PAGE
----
Sunday, November 27, 2016

A Vintage Hutch in Newt's Blue

I am forever searching for fresh color inspiration, from the patinated green of an antique copper weathervane, to an interesting bit of moss I spot while out hiking with my border collies. It's a nonstop automatic setting in my brain, and when I spot a color I fancy, I have a tendency to obsess a bit about it. I'll find myself staring at the ceiling at three in the morning micro-analyzing just how I might mix the color, and what it would look like in different lighting, and how a dark wax might warm the tone, or 220grit distressing fatigue it.

           Last Tuesday I spotted a color I really took to. Have you seen Fantastic Beasts yet? My god if you haven't, why are you denying yourself such an amusing and energetic treat?! It's a magnificent movie; I've seen it twice now, and spent a good part of both viewings all but drooling over the color of the coat worn by the main character throughout most of the film. This is in no way related to the fact that I am now wholly besotted by the actor, Eddie Redmayne, who wears said coat. Not at all, definitely no connection. Here's a fun little bit about the coat itself from Pottermore-

           By the end of the movie on Tuesday I'd already made up my mind that first, I would very much like to meet this Mr. Redmayne, and more importantly that I had just the perfect hutch to paint in that wonderful indigo blue. The movie takes place in New York in 1926, this hutch is almost certainly from right around 1925. The character, and his costuming, are a charming natty/tatty hybrid, and this hutch which is almost a hundred years old is a riot of high-style swoops and curves, but has already been painted mint green, and stripped, and refinished badly, and misused and ignored, and generally beat up around the edges. The perfect piece to carry the perfect color.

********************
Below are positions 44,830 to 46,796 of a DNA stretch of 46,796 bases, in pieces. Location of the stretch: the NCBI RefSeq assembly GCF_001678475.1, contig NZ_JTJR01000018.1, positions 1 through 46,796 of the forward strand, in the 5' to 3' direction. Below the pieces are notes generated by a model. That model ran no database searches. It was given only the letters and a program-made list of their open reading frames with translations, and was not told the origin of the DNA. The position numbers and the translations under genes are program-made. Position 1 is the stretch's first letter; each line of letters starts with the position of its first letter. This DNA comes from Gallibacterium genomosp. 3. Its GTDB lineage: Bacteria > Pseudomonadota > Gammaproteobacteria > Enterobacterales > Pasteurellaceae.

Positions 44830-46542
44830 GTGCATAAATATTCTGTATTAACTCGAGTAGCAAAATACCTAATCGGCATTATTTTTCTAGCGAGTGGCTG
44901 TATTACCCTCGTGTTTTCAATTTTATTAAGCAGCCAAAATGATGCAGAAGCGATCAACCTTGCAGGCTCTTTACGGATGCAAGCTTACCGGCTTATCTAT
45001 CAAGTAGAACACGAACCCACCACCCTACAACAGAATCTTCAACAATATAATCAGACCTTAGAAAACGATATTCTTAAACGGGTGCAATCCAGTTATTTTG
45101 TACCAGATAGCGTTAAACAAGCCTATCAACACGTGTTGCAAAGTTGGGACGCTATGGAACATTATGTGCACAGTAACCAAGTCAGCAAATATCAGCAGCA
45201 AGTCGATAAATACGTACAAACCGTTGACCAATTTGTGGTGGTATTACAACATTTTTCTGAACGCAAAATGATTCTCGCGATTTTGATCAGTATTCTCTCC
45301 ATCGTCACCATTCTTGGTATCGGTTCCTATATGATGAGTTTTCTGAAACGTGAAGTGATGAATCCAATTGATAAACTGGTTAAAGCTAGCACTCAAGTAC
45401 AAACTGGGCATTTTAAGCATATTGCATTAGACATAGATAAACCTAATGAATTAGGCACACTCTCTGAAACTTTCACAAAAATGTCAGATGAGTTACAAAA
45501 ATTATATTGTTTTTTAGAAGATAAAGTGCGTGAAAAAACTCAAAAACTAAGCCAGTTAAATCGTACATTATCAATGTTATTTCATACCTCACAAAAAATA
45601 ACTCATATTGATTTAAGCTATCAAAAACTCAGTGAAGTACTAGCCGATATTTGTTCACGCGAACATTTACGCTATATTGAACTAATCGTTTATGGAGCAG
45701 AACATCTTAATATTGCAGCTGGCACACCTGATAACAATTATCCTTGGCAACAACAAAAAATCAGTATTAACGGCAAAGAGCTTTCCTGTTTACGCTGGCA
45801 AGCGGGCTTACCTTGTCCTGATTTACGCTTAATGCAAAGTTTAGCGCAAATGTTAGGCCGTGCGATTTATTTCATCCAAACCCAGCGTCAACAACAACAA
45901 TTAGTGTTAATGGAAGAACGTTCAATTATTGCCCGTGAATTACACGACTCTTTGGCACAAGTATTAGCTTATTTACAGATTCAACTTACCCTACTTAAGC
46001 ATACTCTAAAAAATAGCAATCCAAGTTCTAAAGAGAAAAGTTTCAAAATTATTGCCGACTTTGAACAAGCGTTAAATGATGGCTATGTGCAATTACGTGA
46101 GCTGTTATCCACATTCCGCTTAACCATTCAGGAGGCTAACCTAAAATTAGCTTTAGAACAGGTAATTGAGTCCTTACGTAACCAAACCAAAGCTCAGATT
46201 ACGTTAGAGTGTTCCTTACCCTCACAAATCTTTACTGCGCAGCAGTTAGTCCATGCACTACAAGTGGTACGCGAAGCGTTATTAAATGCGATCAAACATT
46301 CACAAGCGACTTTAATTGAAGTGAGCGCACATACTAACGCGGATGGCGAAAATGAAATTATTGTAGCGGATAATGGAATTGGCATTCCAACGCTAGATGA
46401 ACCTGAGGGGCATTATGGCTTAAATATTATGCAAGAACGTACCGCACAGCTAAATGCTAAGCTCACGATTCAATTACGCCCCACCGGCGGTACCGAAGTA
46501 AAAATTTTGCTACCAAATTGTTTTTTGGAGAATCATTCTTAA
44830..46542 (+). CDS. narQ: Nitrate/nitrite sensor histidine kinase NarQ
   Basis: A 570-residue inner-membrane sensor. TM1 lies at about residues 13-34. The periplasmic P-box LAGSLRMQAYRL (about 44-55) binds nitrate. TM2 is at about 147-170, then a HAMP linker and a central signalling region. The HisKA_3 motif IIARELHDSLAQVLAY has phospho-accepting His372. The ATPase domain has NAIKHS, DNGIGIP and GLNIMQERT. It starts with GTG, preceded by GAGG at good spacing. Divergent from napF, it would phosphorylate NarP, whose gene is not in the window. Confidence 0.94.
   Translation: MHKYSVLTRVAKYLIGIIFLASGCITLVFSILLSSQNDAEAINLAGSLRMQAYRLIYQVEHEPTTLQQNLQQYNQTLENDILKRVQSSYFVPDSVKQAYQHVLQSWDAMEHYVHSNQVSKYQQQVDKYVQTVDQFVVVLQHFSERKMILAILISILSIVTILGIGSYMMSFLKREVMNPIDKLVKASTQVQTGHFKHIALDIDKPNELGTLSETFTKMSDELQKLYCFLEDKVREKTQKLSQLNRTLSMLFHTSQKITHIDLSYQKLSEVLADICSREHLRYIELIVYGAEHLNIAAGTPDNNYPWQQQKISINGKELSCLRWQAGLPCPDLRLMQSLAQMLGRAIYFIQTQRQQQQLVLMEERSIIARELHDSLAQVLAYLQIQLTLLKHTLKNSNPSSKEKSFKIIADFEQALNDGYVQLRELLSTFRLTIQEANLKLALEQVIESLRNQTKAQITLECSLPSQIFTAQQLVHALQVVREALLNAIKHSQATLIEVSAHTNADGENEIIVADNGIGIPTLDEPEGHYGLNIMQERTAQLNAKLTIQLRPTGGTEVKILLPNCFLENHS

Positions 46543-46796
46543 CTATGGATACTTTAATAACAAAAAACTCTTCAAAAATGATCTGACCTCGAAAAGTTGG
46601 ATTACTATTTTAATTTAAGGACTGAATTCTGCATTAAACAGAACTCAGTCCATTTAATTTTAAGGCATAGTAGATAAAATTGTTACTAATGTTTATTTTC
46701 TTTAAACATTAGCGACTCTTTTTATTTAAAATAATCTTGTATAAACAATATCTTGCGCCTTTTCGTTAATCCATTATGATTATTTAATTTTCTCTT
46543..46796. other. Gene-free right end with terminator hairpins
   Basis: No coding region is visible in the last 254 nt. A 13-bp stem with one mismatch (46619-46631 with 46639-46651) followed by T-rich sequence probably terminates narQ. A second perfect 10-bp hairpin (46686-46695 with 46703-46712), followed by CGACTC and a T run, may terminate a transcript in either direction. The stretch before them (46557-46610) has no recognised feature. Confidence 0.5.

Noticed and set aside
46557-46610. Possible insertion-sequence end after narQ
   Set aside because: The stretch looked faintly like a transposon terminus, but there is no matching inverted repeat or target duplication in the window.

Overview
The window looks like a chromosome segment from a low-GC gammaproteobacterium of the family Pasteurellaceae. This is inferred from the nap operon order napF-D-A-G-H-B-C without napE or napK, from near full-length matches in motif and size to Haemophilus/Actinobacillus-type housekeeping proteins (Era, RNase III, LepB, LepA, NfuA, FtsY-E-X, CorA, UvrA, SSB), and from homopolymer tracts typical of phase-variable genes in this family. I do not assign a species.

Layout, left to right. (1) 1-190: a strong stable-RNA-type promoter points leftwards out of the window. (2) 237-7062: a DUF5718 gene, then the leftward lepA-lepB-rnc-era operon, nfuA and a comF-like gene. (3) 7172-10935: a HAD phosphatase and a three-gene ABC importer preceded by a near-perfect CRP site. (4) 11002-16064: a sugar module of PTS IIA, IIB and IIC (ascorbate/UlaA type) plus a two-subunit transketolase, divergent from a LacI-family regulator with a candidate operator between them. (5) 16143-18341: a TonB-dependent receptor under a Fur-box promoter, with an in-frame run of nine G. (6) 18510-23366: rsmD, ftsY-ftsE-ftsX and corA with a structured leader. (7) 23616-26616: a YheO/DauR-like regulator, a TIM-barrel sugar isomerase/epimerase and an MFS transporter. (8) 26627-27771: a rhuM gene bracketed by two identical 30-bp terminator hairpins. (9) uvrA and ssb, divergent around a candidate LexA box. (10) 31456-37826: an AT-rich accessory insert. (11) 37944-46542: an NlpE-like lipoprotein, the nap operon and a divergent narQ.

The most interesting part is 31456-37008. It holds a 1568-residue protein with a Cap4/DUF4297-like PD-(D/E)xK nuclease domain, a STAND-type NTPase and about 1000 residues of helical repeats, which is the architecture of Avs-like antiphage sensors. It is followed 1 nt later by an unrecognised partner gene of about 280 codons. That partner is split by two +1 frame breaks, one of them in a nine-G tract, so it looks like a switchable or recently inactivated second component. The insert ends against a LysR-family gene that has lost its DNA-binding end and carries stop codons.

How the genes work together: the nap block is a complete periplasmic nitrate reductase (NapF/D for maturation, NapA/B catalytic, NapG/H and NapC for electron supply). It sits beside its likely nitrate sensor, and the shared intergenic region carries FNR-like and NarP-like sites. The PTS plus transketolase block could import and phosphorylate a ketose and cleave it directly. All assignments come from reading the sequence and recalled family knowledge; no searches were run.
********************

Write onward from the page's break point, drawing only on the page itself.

So the color itself is a warm blue, which is a bit counter-intuitive at first consideration as blue is fundamentally a cool tone. It's the unique warmth of this hue that makes it so engaging. To create it I started with a blue that was almost cobalt, added several dollops of sea green, a slap of smoky gray, a glop of charcoal gray, and just a smidge of maroon- and then some chalk paint additive, a healthy stir, and whiz bang we've got what I'm calling 'Newt's Blue'.

               In the movie, Newt's vest is a shade of fawn that leans heavily towards mustard, it too is a magnificent shade which I'll surely be pirating for a piece down the road, but it would have been too much for the interior of this hutch. What works on a dapper British actor in a heady magical vintage world oddly doesn't translate quite perfectly to large pieces of mahogany furniture. And so I mixed up a shade of buff that nods towards the complimentary vest without hitting it over the head with the whole mustard hog. I kept the original cast brass drawer pulls but swapped out the underwhelming faux keyhole knobs for bold salvaged vintage brass ones. I added just a bit of gold highlighting to the lot. They don't sparkle but have a sensible warmth and detail which compliments the blue nicely.

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